Since the rise of what Pulitzer-prize-winning author Elizabeth Kolbert called the Sixth Extinction, aka, the Anthropocene Era, a time in which humankind's influence on our planet could destroy it, talking about sustainability and the circular economy has been very au courant. 

Briefly, the circular economy has us not throwing things out, but using the materials we have, in one form or another, for as long as we can. 

The circular economy should, to my eyes, include people. That's how the evolutionary cycle of our species is supposed to work. The old nurture the young until the young nurture the old.

The reason I'm so pissed at the WPP's of the world for having fewer than two-percent of their employees above 60 years of age, and less than nine-percent 50 and up is two-fold.

One, they sweep it under the rug. They trumpet diversity while actively destroying it. They do nothing except ignore the heinous injustice and abnegation of their very own workforce. They're so blind to their colossal error that they even publish the data in their annual report.


Two, it ignores the natural order of things. It's as mean, violent and destructive as strip-mining or fracking. It takes out, uses up and turns beauty into slag. Destroying or firing people is as unsustainable as throwing out a 2021 model-year Porsche because you want a 2023 model. 


By the way, the poster I've chosen to illustrate this post was the product of my pen and my too-brief partnership with Milton Glaser. He took my words and made them beautiful. 

There's a story about how I happened to be in his brownstone one morning sitting at his work-table and talking about what to do for a pre-school associated with Columbia University. But this post is long enough. So it will have to wait.

Friday, November 18, 2022

Strega Nightmare.

There was a story I used to read to my daughters called Strega Nona, by Tomie di Paola. 

In it, Big Anthony is asked by Strega Nona to watch over her magic pasta pot. Big Anthony gets curious and asks the magic pot for pasta. But he doesn't know how to make the pasta stop flowing. In short order, their small town is covered in pasta.

Every once in a while, a client calls me and says, "George, I need your help. My website sucks. Can you make it unsuck?"

I'm an inherently generous person--most creatives are. We like to lend our minds and whatever skill we have in helping clients. 

So, I say yes.

It happened to me not long ago.

But the due-date was far in the future. So while I usually attack jobs right away, this one I put off. 

In fact, I put it off too long. To the point where I'm in trouble.

Ok, I said to myself, don't panic. Take one page at a time. Do that page. Then do the next. And you'll get through it in no time.

When I'm given a job like this one, I always do the groundwork first. I make a folder. Download the files. And build the shell of a copy-deck. 

I find those operations tedious. But important. If I do them before I start writing, in a sense I know what I have to do and where it all is. It's like measuring out ingredients before you cook a meal. It's onerous. But ultimately time-saving.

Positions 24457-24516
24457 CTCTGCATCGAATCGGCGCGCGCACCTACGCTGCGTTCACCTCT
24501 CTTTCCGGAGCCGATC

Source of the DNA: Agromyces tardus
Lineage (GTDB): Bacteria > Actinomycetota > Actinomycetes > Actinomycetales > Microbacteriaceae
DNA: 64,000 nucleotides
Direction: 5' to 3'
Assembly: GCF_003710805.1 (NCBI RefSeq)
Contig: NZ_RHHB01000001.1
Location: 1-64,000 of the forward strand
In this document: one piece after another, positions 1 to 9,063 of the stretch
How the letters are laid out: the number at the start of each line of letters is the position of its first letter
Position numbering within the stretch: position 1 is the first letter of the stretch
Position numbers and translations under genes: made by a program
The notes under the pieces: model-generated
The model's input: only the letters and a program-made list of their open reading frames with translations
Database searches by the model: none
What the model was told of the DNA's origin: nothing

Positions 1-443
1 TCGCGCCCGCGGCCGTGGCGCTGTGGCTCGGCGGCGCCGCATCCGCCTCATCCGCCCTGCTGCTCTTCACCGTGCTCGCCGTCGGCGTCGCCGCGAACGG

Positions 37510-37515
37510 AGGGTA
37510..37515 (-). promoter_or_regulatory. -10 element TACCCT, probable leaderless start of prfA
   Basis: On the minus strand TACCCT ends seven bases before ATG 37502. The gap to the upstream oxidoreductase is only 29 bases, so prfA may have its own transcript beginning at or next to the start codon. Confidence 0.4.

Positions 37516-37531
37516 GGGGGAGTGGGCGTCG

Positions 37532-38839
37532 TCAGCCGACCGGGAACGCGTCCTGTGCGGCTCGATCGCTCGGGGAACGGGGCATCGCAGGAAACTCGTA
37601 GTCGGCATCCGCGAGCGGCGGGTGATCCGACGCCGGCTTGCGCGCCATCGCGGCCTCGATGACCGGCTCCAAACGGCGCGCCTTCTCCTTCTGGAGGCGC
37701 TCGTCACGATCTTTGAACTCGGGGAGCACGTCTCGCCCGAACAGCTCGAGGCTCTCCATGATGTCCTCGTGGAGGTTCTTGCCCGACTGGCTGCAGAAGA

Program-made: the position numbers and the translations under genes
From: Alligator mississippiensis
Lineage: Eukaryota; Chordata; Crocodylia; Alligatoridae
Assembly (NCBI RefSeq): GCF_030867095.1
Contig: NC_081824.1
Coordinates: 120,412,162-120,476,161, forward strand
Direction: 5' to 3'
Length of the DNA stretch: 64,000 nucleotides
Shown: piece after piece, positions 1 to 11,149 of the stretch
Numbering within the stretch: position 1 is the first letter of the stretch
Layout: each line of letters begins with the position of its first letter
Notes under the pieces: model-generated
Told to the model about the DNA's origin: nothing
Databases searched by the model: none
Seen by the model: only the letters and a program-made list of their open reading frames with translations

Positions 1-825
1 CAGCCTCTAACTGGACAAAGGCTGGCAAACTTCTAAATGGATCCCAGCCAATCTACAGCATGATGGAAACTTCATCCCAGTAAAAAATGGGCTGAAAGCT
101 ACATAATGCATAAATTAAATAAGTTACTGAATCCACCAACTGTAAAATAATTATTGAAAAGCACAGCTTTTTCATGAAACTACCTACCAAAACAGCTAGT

Here's where Strega Nona and Big Anthony come in.

The copy I'm re-writing--the copy the client's written keeps getting longer. When I rewrite five lines, twelve more appear. I rewrite a subhead, and the bottom of the page explodes with 18 more I have to do. 

The copy keeps going and growing and spilling, filling and killing like Strega Nona's pasta pot. I don't know the magic words to shut it off.

I've rewritten all the headlines.

Nine more appear.

I've taken out 62 instances of the word ecosystem, 91 more pop up. I remove those 91, 132 more appear.

I cross out storytelling. Then... 


It doesn't stop.

It never ends.

It keeps on coming.

And that, my friends, is my nightmare.

And my life as a very one-person agency.

Thursday, November 17, 2022

Do You Care?

About a decade ago, I was an Executive Creative Director at the world's most-awarded and most prominent digital agency with a virgule in its logo. It seemed to me then that about once every-twenty minutes someone would assert that consumers wanted to "lean-in," and get involved with advertising.

Most of the time I'd shut the fuck up and just ignore such deluded proclamations. But once, I suppose I was feeling especially cantankerous, I said something like, "I don't know about you, but when I get home at night, the last thing I want to do is lean-in. I want to sit in a comfortable chair with a nice cold glass of seltzer, watch the Knicks lose and lean-back."

I was excoriated for that, of course. One, because I'm old and therefore past my leaning-in prime. And two, because unlike me, a denizen of the Upper East Side, no one in Williamsburg has a TV, so leaning back is as impossible as trump doing pilates.

Over the last thirty years or so, or the last 42--since I started making a living in advertising, I've heard all sorts of things that will make our commercials and ads more effective. 

I heard a story once about a research group, Starch, coming into an agency and telling creatives to start commercials with a bell or gong sounding. Or that the brand name has to be in the first seven seconds.